1) any class of two-channel orthonormal FBs;

2) the orthogonal transform coder class , which has all FBs

is

as in Fig. 1 where the analysis polyphase matrix

a constant unitary matrix ;

, which has all orthonormal

3) the unconstrained class

-channel FBs with no constraints on the filters besides

contains FBs

those that orthonormality imposes (thus

having ideal brickwall filters).

The DFT and cosine-modulated FB classes do not have PCFBs

for large sets of input psds, as shown in [1].

Construction of PCFB: For classes of two-channel FBs, a

PCFB is simply an FB that maximizes its larger subband variance (thus minimizing the smaller one) over all FBs in the class.

1007

is a PCFB for

for

the given input psd iff it decorrelates the input, i.e., its analysis polyphase matrix diagonalizes the autocorrelation matrix

of the vector input

of Fig. 1 (i.e.,

is diagonal)

is a PCFB for

iff

[8]. An FB in the unconstrained class

its subband processes satisfy two properties [20]. Total decorrediagonalizes the input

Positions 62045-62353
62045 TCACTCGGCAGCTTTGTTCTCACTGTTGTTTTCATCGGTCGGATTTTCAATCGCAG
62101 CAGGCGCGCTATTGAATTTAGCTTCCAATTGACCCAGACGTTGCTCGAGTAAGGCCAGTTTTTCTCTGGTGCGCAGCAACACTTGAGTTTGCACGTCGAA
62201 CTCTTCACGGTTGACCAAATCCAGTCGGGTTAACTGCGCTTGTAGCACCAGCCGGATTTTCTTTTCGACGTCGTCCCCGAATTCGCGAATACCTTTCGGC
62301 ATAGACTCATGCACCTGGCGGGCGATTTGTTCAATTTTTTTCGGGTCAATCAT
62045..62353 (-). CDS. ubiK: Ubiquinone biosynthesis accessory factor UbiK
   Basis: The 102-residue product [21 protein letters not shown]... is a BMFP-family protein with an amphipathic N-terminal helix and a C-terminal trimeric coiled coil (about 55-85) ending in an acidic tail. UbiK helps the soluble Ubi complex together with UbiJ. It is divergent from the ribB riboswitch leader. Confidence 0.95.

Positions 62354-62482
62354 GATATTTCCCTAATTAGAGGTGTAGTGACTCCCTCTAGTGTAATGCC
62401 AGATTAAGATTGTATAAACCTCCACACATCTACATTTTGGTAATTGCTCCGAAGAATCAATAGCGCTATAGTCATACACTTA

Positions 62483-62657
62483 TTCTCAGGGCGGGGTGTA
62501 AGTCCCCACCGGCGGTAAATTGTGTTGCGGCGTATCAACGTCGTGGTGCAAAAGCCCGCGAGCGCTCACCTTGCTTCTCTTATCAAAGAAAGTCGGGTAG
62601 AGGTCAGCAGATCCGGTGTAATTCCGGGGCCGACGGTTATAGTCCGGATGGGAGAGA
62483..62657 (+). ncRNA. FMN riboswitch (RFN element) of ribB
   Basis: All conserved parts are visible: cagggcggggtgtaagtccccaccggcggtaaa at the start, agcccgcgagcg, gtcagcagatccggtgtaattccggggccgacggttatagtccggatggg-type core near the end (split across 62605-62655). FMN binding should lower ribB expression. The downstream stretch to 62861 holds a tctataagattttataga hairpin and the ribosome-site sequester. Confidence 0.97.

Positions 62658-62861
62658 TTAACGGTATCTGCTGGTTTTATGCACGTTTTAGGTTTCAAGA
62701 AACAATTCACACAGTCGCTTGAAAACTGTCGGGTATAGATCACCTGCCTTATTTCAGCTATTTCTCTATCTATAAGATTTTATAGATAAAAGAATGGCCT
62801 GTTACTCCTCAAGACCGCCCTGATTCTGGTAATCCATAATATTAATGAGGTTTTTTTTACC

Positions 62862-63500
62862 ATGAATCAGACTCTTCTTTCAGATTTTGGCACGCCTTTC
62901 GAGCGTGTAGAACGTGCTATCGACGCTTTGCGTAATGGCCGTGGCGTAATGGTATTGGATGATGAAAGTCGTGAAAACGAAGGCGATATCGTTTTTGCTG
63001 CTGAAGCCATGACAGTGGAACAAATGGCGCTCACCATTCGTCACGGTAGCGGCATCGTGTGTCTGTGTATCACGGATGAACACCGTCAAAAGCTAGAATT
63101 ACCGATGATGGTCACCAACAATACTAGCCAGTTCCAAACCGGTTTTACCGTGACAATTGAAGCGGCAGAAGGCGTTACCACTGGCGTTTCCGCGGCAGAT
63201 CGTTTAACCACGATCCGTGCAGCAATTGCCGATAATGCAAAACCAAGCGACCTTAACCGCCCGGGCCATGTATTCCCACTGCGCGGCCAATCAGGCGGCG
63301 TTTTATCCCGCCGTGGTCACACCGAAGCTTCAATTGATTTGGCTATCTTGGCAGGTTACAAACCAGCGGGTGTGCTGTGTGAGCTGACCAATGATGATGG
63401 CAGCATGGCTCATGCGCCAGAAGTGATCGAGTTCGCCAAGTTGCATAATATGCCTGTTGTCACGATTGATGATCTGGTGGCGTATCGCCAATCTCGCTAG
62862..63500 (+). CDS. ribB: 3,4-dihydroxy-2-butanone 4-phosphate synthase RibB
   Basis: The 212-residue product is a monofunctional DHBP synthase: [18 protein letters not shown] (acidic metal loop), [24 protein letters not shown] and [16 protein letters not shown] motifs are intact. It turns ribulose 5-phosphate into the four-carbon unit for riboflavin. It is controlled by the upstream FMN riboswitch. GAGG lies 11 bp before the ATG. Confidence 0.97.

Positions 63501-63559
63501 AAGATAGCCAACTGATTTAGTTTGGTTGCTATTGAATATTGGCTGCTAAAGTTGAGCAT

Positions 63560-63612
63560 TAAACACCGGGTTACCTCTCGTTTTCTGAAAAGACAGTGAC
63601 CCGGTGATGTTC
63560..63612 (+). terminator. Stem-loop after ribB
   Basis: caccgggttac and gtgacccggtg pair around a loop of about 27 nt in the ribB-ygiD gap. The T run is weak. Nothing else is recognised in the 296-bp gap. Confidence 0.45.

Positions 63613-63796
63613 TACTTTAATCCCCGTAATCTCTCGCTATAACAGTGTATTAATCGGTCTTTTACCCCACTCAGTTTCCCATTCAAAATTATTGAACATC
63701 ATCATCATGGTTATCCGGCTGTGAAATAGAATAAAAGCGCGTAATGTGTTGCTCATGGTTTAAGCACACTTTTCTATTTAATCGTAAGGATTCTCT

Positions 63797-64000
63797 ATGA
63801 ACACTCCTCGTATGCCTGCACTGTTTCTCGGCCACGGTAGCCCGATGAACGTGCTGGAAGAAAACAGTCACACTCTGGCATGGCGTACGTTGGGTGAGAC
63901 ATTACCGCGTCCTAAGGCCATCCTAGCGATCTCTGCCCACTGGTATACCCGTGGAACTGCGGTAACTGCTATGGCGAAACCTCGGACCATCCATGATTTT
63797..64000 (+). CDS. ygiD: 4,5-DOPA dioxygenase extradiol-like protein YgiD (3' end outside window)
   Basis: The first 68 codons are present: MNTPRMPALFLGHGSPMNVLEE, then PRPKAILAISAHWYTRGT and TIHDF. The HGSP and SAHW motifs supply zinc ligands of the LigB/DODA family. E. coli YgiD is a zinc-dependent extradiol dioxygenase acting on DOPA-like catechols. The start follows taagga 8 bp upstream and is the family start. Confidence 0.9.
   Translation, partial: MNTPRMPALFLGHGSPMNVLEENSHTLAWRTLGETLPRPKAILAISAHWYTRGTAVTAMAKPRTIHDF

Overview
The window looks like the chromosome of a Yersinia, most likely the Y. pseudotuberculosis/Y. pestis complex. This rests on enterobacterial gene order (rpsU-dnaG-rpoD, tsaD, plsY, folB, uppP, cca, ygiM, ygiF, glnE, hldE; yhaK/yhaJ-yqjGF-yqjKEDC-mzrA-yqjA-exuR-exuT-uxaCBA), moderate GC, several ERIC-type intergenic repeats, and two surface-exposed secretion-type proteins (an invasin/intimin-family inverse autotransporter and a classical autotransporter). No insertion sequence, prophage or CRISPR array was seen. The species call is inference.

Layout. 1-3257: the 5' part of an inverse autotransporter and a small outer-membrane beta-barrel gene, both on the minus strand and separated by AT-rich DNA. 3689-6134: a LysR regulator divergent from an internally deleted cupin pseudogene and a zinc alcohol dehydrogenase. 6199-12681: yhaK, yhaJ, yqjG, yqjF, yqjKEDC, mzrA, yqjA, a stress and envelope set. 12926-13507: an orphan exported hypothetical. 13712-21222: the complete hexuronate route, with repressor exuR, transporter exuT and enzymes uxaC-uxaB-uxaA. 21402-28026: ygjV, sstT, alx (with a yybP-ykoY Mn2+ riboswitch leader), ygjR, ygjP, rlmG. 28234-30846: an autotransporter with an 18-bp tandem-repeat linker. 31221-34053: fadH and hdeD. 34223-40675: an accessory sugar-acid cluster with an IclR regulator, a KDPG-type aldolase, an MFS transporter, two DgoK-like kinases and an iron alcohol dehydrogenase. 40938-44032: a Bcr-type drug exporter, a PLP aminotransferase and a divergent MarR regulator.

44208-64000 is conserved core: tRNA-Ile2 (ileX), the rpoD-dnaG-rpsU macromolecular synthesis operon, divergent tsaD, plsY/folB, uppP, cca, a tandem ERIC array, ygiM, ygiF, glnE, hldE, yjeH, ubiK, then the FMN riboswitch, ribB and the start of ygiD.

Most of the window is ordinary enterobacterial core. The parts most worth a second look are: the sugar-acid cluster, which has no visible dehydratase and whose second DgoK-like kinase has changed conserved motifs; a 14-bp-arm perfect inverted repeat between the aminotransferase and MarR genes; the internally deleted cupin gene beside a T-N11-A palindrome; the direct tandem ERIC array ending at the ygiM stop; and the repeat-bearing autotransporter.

lation, i.e., the polyphase matrix

for all ; and spectral majorization, i.e., if the

psd

subbands are numbered in decreasing order of variances, their

satisfy

spectra

for all .

Uniqueness of PCFB: From the definition of majorization

we see that any permutation of a PCFB is also a PCFB. Further,

it is also possible that two different FBs which are not permutations of each other are both PCFBs, i.e., the PCFB need not

be unique. However, all PCFBs must produce the same subband

variance vector up to permutation. This is because two sets majorizing each other must be identical (directly from the definition of majorization). Since all our FB optimization problems involve not the actual FB but only its subband variance vector, we

will often speak of the PCFB even though it may not be unique.

D. Principal Components, Convex Polytopes, and PCFB

Optimality

Let be the given class of orthonormal uniform -channel

the psd matrix of the vector input

FBs, and

(shown in Fig. 1). The search space is the set of all subband

. The funvariance vectors of all FBs in for the input

damental explanation of PCFB optimality (the core result of

[1]) involves connections between convexity and majorization

theory, and is summarized by the following theorems.1

Theorem 1Optimality of Extreme Points of Polytopes: Let

be a function whose domain is a convex polytope. If is

concave on , at least one of the extreme points of attains the

minimum of over . Further, if is strictly concave, its minimum over has to be at an extreme point of (see Fig. 2).

Theorem 2PCFBs and Convex Polytopes: A PCFB for the

exists if and only if the convex

class for input psd

is a polytope whose extreme points consist of all

hull co

is

permutations of a single vector . Under this condition,

the subband variance vector produced by the PCFB.